The chaplain was summoned. And Nancy was great. But somehow, in the busy, noisy atmosphere of zero privacy--on a floor where the rest of the hospital world raced raucously outside my thin curtain to get to the next coffee break--I never was able to relax or find any peace. Even when I was given a sedative.
I would not take my hands off my belly, so they were pried off. The last thing I remember was a masked face appearing through my wild tears and demanding: "You have to cooperate. Deep breaths!" And my nose and mouth were cupped.
This was hardly the way I would have chosen to say goodbye.
No sooner did I sense light from under my heavy eyelids then I realized I was sobbing again. The first thing I overheard someone say, one of the female nurses, was "Oh no, here we go again..." I remember feeling the horrible emptiness, seeing my deflated belly, and the blood stains on my hospital gown.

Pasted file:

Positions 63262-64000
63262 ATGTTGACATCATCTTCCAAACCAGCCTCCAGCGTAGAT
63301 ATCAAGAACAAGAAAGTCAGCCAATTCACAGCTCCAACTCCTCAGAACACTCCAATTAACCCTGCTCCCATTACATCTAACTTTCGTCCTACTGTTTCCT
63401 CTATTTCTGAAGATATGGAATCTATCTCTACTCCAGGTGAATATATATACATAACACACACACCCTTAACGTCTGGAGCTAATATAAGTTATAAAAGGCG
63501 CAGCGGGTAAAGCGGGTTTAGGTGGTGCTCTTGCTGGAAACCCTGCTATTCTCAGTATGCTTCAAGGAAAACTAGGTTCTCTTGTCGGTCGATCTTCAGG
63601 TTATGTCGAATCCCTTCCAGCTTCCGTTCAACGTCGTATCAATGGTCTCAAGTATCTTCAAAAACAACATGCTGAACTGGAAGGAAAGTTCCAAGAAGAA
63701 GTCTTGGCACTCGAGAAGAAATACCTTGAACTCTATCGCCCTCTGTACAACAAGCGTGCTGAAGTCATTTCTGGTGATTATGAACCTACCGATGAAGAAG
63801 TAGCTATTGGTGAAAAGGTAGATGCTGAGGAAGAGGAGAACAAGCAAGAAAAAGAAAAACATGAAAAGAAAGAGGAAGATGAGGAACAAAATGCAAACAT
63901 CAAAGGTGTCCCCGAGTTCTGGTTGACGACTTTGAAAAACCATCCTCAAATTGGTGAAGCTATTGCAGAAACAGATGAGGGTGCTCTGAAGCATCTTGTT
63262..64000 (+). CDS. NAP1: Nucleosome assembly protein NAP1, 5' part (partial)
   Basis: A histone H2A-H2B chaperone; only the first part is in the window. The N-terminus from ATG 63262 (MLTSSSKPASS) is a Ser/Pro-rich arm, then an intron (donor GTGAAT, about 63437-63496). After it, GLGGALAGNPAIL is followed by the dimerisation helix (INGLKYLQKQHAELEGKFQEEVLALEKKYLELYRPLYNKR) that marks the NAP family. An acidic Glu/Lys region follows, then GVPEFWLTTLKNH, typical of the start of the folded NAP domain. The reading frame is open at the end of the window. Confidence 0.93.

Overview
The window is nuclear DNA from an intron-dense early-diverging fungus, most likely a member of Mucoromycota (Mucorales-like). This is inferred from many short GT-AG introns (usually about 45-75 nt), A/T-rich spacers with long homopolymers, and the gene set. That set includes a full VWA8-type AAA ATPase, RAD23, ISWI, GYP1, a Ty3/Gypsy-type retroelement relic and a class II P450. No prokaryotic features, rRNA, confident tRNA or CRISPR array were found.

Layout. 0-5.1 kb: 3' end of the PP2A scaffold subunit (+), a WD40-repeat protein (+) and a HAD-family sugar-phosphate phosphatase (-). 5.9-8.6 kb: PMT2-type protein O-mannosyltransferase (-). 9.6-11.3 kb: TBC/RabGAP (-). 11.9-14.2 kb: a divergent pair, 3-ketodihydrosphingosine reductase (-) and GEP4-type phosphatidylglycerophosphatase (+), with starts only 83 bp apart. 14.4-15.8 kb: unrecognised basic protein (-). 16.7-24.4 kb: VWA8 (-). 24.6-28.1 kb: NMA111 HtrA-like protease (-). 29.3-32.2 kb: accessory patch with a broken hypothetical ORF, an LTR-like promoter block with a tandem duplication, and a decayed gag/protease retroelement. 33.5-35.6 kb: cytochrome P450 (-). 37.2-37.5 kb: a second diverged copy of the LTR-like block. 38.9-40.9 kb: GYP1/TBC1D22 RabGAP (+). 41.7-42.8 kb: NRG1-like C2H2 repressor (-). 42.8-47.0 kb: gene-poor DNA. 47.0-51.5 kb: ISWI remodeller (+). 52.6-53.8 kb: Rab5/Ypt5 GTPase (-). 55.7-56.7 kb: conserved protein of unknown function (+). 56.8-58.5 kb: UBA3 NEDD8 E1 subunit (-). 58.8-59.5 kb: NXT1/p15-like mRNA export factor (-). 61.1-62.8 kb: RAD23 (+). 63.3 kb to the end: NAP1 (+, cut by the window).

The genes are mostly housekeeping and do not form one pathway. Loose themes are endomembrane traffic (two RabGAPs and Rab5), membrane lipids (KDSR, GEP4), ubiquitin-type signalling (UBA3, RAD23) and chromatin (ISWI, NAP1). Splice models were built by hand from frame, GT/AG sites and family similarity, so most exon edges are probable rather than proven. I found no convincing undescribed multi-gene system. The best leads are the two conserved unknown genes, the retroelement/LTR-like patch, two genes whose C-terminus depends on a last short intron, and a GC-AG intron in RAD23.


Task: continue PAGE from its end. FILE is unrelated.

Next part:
My baby was gone.
I asked if I could just hold the baby wrapped in a blanket. Please, please, please...
I still remember the grossed-out looked on the doctor's faces, as though I'd requested to hold a removed tumor and not my own child. I was told it was impossible.
I strongly feel that your hospital should have understood and sought to accommodate, better than anyone, what a grieving mother needed for her baby.
Someone handed me an empty, rolled-up blanket instead which I rocked and hugged and cuddled till chaplain Nancy returned. At the time, I felt she was the only kind, empathetic soul in a room full of automatons. I was given a quilted memory bag and a dish to vomit in before I left.
More than anything else in this experience, I wished my loss was acknowledged. I was in mourning and losing my baby and Women & Infants handled the process just like a colonoscopy. (Actually, I've experienced more empathy from doctors during my colonoscopies.)
For me, it would have helped my heart to be able to hold her. I will grieve to my own grave that she was in the keeping of strangers for days when I was the one who loved her, when I was the one who'd carried her, when I was the one who needed--so badly--to have that moment for goodbye.
I wished I had known what choices I had for the procedure, and who to appeal to for more options. I felt forced and rushed, overwhelmed with sorrow and confused with shock.